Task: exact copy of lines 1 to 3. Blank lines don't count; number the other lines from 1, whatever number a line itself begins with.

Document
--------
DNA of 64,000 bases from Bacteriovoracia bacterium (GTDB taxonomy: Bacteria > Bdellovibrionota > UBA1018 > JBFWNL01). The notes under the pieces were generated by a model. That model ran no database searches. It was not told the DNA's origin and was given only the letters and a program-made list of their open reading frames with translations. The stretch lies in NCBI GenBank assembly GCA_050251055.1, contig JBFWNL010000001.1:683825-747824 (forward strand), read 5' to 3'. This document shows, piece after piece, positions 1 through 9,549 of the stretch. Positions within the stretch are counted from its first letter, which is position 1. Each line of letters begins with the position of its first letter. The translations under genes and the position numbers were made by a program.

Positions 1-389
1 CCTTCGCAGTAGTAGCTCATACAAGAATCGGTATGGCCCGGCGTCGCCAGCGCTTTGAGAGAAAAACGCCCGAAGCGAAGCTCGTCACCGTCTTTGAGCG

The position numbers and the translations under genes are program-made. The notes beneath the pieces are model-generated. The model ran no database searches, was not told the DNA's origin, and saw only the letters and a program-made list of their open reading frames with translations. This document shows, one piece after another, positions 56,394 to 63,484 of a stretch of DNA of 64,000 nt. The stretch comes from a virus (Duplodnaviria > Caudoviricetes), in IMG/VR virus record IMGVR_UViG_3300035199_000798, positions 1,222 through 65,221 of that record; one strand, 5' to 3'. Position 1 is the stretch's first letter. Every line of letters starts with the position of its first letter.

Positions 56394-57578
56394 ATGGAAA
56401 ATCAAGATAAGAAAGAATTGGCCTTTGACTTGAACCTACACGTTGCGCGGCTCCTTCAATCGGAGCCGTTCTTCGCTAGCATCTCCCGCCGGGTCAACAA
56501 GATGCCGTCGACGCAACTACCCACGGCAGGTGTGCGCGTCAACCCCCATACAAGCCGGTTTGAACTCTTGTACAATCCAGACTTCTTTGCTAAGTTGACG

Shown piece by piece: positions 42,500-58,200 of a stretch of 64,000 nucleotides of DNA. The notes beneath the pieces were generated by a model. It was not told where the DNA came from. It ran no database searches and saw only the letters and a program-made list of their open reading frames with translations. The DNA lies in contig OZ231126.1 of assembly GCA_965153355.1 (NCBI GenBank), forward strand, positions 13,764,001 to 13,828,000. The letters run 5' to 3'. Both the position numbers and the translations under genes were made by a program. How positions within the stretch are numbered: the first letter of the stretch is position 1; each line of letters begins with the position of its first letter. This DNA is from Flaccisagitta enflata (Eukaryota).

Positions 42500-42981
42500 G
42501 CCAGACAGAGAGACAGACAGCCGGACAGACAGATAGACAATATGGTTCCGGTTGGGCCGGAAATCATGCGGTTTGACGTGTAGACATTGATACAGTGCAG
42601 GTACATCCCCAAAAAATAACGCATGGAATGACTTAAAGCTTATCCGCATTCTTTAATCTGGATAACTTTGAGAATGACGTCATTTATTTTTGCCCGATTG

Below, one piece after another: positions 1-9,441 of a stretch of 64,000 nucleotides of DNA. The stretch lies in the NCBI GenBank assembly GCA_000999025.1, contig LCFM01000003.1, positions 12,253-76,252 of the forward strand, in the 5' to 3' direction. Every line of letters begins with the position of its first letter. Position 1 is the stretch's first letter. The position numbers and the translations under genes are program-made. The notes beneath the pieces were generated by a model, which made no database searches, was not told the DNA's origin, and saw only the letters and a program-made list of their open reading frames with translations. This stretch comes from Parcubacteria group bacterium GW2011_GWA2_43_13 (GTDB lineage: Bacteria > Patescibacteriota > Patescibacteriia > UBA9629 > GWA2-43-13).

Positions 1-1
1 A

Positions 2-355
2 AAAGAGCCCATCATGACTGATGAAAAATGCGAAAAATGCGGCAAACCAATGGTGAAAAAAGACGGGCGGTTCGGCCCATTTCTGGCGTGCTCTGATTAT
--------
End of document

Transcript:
DNA of 64,000 bases from Bacteriovoracia bacterium (GTDB taxonomy: Bacteria > Bdellovibrionota > UBA1018 > JBFWNL01). The notes under the pieces were generated by a model. That model ran no database searches. It was not told the DNA's origin and was given only the letters and a program-made list of their open reading frames with translations. The stretch lies in NCBI GenBank assembly GCA_050251055.1, contig JBFWNL010000001.1:683825-747824 (forward strand), read 5' to 3'. This document shows, piece after piece, positions 1 through 9,549 of the stretch. Positions within the stretch are counted from its first letter, which is position 1. Each line of letters begins with the position of its first letter. The translations under genes and the position numbers were made by a program.

Positions 1-389
1 CCTTCGCAGTAGTAGCTCATACAAGAATCGGTATGGCCCGGCGTCGCCAGCGCTTTGAGAGAAAAACGCCCGAAGCGAAGCTCGTCACCGTCTTTGAGCG